Insurtech funding rebounds in Q2 – Willis Towers Watson | Insurance Business America
Insurtech funding rebounded in the second quarter after a COVID-19-induced slowdown in the first months of 2020, according to a new report from Willis Towers Watson.
According to the firm’s Quarterly InsurTech Briefing, $1.56 billion was raised by insurtech firms in the second quarter, a 71% spike from Q1. The rise was driven in part by late-stage investments, including four “mega-rounds” in excess of $100 billion.
At 74, the deal count was down 23% from the first quarter, but many individual rounds were larger as investors turned away from seed and angel deals in favor of supporting more mature ventures, Willis Towers Watson said. P&C sector investments accounted for 68% of funding, while L&H sector investment rose 17 points to 32% as the COVID-19 crisis continued to increase the value of technology in the segment, particularly in telehealth. Notable transactions included the initial public offering of Lemonade and the acquisition of two incumbent insurance companies by insurtechs Hippo and Buckle.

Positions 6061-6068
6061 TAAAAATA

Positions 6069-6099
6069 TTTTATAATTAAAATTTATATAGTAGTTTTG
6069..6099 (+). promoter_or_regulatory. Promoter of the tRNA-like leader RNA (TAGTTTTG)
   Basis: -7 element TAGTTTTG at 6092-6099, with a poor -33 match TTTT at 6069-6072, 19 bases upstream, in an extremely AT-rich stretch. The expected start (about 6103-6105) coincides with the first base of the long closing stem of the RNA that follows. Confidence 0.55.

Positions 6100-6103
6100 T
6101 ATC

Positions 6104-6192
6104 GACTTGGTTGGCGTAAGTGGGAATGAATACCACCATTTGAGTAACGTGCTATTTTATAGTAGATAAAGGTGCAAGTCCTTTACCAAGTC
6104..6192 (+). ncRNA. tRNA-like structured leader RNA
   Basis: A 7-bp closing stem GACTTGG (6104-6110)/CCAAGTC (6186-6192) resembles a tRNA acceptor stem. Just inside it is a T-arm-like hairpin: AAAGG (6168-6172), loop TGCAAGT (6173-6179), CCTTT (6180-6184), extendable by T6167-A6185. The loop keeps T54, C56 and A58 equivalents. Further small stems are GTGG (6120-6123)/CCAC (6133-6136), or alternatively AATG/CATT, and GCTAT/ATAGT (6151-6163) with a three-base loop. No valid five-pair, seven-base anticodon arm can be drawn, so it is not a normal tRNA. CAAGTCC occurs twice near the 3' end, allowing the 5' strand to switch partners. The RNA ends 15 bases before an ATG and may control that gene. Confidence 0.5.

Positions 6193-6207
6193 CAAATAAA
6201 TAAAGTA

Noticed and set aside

“Deals were struck in a record-breaking 25 countries, including newcomers such as Taiwan, Croatia, and Hungary,” Willis Towers Watson said. Seed and Series A financing sank to a record low of just 42% of deals. Series A deals were flat, while Series C deals rose to 11% of deals from 6% the previous quarter. Distribution-focused start-ups posted an 11-point rise in deal share, while B2B companies saw their share fall by nine points. New reinsurer partnerships hit a record high of 34 deals, up four from Q1.
“While insurtech investment clearly rebounded in Q2, and the trend towards greater commitments to later-stage fundraisings continues, we should be cautious not to read too much into the greater state of the global insurtech market based on this quarter alone,” said Dr. Andrew Johnston, global head of insurtech at Willis Re. “In the short term, investment confidence will test the status quo, especially for highly leveraged insurtechs. Similarly, certain risks and their associated vectors have changed fundamentally, and so the impact of that is yet to be truly felt. It is quite possible that we will observe a general slowing down of insurtech activity as a result.”